sftp Man page

SFTP(1) BSD General Commands Manual SFTP(1)

NAME

sftp — secure file transfer program

SYNOPSIS

sftp [-1246aCfpqrv] [-B buffer_size] [-b batchfile] [-c cipher] [-D sftp_server_path] [-F ssh_config] [-i identity_file] [-l limit] [-o ssh_option] [-P port] [-R num_requests] [-S program] [-s subsystem | sftp_server] host
sftp [user@]host[:file …] sftp [user@]host[:dir[/]] sftp -b batchfile [user@]host

DESCRIPTION

sftp is an interactive file transfer program, similar to ftp, which
performs all operations over an encrypted ssh transport. It may also
use many features of ssh, such as public key authentication and compres‐
sion. sftp connects and logs into the specified host, then enters an
interactive command mode.

The second usage format will retrieve files automatically if a non-inter‐
active authentication method is used; otherwise it will do so after suc‐
cessful interactive authentication.

The third usage format allows sftp to start in a remote directory.

The final usage format allows for automated sessions using the -b option.
In such cases, it is necessary to configure non-interactive authentica‐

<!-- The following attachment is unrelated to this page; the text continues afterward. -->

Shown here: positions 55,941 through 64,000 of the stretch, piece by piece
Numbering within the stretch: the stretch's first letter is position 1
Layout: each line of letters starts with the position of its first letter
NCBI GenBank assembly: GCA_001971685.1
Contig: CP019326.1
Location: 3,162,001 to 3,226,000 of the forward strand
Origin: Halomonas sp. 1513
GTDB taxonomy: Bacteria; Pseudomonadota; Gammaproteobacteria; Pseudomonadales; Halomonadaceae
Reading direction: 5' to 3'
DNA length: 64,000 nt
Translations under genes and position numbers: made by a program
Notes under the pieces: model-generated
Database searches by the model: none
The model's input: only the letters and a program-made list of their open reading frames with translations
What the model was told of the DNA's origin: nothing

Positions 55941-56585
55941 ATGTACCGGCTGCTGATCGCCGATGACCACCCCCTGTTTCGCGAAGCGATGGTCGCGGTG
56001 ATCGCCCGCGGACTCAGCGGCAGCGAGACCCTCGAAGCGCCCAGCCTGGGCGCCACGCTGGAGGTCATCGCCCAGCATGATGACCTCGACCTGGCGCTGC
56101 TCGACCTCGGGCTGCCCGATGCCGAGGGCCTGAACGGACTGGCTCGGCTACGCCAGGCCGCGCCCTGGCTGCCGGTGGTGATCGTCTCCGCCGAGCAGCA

tion to obviate the need to enter a password at connection time (see
sshd(8) and ssh-keygen for details).

Since some usage formats use colon characters to delimit host names from
path names, IPv6 addresses must be enclosed in square brackets to avoid
ambiguity.

The options are as follows:

-1 Specify the use of protocol version 1.

-2 Specify the use of protocol version 2.

-4 Forces sftp to use IPv4 addresses only.

-6 Forces sftp to use IPv6 addresses only.

-a Attempt to continue interrupted transfers rather than overwriting
existing partial or complete copies of files. If the partial
contents differ from those being transferred, then the resultant
file is likely to be corrupt.

-B buffer_size
Specify the size of the buffer that sftp uses when transferring
files. Larger buffers require fewer round trips at the cost of
higher memory consumption. The default is 32768 bytes.

-b batchfile
Batch mode reads a series of commands from an input batchfile
instead of stdin. Since it lacks user interaction it should be
used in conjunction with non-interactive authentication. A
batchfile of ‘-’ may be used to indicate standard input. sftp
will abort if any of the following commands fail: get, put,